Free and fair elections: A far-fetched dream or a possible reality?
Fifty-one years ago, Bangladesh was founded on many noble principles such as nationalism, socialism, democracy, and secularism. Without oversimplifying, to a large extent, the truth remains that the 1971 revolution and the plight of the Mukti Bahini were rooted in anger against a very real threat to democracies around the world: Unfair elections.
In December of 1970, the Awami League won an absolute majority of the seats in the constituents' assembly elections. Sheikh Mujibur Rahman's party won 167 of the 169 seats assigned to East Pakistan in the National Assembly; this gave the AL an overall majority in a chamber of 313 members. Sheikh Mujib and the AL party had the constitutional right to form a government and, if all was fair, Sheikh Mujib would have served as prime minister for the entirety of Pakistan. This would then have allowed the AL to implement its six-point programme, meant to provide a constitution that would be fair to both wings of Pakistan.
But Zulfikar Ali Bhutto, the leader of the Pakistan People's Party, refused to allow Sheikh Mujib to become the PM, instead proposing that Pakistan should have two prime ministers, one for each wing. This incident triggered Bangladesh's War of Liberation. Looking back, it should also have set precedence for the people's right to elect its candidate and its leaders' right to be elected.
Bangladesh as a nation was founded on a key principle of fair democracy. Five decades ago, an independent country was built on the belief that elections are a reflection of the people's desires. When the people were not heard, the people revolted. Because after all, what is a democracy, if not a reflection of the people's wants? This brings one to question what our politics look like today and this history should be a reminder that politicians serve us, not the other way around. Politicians should always be a reflection of the people's choice.
Today, because elections are a preplanned ordeal and political campaigns are almost non-existent, politicians rarely interact with the common people – largely because they don't have to. Complex democracies require politicians to interact, to be well-liked, propose new policies, garner the most votes and, most importantly, be held responsible by the people. But at times, Bangladeshi politics, from the outside, looks like a chess game being played by the ultra-rich, and it's time for a change.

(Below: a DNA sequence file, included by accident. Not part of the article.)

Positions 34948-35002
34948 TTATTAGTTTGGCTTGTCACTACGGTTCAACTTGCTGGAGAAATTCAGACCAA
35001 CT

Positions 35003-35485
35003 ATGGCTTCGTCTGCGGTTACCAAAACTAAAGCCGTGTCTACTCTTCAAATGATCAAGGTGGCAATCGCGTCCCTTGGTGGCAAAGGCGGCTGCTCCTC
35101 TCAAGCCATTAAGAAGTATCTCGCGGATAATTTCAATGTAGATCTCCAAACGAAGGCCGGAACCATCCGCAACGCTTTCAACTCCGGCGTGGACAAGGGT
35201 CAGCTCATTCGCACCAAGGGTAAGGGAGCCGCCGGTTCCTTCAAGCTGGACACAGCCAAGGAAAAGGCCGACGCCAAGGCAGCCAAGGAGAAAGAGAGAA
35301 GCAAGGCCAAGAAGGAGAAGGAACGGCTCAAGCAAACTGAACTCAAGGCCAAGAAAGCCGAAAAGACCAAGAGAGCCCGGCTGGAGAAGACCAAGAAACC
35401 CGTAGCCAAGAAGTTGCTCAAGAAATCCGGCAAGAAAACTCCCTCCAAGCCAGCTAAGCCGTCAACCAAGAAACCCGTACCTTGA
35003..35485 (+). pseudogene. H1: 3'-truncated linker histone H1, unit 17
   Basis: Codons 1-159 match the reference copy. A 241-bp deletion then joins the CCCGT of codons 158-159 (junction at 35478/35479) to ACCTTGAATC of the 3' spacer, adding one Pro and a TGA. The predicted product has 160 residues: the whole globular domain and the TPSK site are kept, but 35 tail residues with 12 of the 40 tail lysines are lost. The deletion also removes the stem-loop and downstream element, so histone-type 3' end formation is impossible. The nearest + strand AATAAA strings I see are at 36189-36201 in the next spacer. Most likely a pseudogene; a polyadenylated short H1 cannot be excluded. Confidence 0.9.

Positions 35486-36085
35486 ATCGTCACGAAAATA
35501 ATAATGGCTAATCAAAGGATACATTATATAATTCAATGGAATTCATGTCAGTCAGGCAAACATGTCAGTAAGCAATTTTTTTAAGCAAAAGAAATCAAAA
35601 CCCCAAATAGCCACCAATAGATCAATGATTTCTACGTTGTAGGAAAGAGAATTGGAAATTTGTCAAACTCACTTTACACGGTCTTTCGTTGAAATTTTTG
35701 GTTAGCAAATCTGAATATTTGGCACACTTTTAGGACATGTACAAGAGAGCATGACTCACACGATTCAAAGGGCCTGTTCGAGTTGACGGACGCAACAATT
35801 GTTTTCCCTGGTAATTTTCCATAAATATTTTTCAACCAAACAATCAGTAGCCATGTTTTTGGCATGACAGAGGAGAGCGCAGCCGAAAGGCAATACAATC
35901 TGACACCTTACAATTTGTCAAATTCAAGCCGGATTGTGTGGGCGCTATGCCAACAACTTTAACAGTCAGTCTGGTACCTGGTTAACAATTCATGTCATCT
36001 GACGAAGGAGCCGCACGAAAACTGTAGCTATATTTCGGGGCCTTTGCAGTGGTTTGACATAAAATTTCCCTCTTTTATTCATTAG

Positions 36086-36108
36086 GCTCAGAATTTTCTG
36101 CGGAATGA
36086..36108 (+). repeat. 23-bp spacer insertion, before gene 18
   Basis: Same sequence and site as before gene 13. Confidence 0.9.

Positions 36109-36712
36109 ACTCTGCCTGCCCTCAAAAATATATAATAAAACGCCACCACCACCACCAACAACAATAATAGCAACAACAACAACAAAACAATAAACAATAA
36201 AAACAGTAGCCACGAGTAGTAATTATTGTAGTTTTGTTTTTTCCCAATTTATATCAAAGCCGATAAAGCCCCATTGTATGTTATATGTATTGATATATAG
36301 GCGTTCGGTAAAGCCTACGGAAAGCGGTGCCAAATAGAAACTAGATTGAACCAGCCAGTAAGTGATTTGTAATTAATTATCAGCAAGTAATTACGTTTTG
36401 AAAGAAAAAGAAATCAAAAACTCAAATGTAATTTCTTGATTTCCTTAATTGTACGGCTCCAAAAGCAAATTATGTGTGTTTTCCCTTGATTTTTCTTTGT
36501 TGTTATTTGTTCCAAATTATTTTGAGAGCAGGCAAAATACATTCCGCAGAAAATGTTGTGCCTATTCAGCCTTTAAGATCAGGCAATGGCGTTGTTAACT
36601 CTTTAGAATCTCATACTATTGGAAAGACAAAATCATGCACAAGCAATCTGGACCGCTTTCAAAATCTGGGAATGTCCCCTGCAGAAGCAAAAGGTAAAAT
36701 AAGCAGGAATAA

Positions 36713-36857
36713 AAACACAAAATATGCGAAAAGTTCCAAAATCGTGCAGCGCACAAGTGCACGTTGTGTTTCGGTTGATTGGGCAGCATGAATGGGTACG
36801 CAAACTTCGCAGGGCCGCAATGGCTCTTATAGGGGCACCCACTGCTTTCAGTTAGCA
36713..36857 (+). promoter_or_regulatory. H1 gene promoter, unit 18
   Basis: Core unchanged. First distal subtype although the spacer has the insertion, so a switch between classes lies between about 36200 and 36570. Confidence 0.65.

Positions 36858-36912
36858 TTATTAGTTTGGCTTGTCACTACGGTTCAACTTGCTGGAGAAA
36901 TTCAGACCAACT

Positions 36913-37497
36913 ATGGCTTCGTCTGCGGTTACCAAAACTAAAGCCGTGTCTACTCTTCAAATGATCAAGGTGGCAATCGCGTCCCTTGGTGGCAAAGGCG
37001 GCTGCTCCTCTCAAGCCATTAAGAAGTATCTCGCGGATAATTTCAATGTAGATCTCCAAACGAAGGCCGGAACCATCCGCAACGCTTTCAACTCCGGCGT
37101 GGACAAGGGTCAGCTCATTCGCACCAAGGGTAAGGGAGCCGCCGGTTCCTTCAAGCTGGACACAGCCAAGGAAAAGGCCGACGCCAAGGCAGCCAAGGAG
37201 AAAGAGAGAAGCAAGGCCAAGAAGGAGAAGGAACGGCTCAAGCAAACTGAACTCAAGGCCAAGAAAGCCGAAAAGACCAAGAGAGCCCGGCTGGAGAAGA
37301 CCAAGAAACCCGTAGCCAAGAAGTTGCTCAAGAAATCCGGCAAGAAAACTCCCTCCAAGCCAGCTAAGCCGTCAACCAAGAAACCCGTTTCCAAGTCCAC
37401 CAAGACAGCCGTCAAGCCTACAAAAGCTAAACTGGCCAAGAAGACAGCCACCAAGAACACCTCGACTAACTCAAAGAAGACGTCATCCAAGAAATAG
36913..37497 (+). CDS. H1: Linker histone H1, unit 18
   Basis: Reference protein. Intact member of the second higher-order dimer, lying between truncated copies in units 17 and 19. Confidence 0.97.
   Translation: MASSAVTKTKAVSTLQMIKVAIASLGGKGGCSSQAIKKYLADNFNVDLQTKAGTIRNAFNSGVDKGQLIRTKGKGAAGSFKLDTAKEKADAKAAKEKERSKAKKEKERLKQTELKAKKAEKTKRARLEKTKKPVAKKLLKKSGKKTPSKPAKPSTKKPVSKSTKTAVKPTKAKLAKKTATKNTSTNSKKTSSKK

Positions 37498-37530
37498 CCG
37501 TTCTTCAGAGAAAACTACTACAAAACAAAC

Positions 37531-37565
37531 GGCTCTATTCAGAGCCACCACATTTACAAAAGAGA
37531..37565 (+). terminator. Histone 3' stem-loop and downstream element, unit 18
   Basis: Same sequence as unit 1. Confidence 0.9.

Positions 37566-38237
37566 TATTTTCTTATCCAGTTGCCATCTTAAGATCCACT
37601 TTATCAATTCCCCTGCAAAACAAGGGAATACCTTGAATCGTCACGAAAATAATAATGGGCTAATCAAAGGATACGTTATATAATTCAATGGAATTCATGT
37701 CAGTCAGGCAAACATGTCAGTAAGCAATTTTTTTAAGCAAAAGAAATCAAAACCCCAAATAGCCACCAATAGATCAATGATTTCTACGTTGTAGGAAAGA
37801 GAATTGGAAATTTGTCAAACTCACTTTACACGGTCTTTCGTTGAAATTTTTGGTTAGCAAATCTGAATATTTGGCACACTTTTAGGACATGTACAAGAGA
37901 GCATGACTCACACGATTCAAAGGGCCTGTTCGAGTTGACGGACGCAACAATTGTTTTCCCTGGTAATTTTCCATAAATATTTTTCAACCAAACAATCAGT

For much of Bangladesh's history, election tampering has taken place. The first general election took place in 1973, and as one foreign journalist wrote, "Sheikh Mujibur Rahman would have won handsomely even if the election had been conducted by the United Nations and supervised by the Red Cross." Despite this truth, the legitimacy of the electoral mandate has been compromised by a handful of AL workers who "resorted to strong-arm methods, and false ballots in their desire to win all of the seats of government."
The issue this country faces is not a lack of active political participation; people want to vote. There are millions of young people that are ready to use the political process to see their country grow and develop in a better direction. The issue is that voter registration is difficult and elections are determined by party leadership before an election even takes place.
As we approach the next general election, it is worth asking ourselves: In a country that was born in response to an unfair election, why is it so hard to conduct a fair one?
Alifa Chowdhury is an undergraduate student studying Political Science and South Asian Studies at the University of Michigan, Ann Arbor, USA.
The above article does not endorse any particular political party. It strictly serves as a critique of electoral practices in Bangladesh.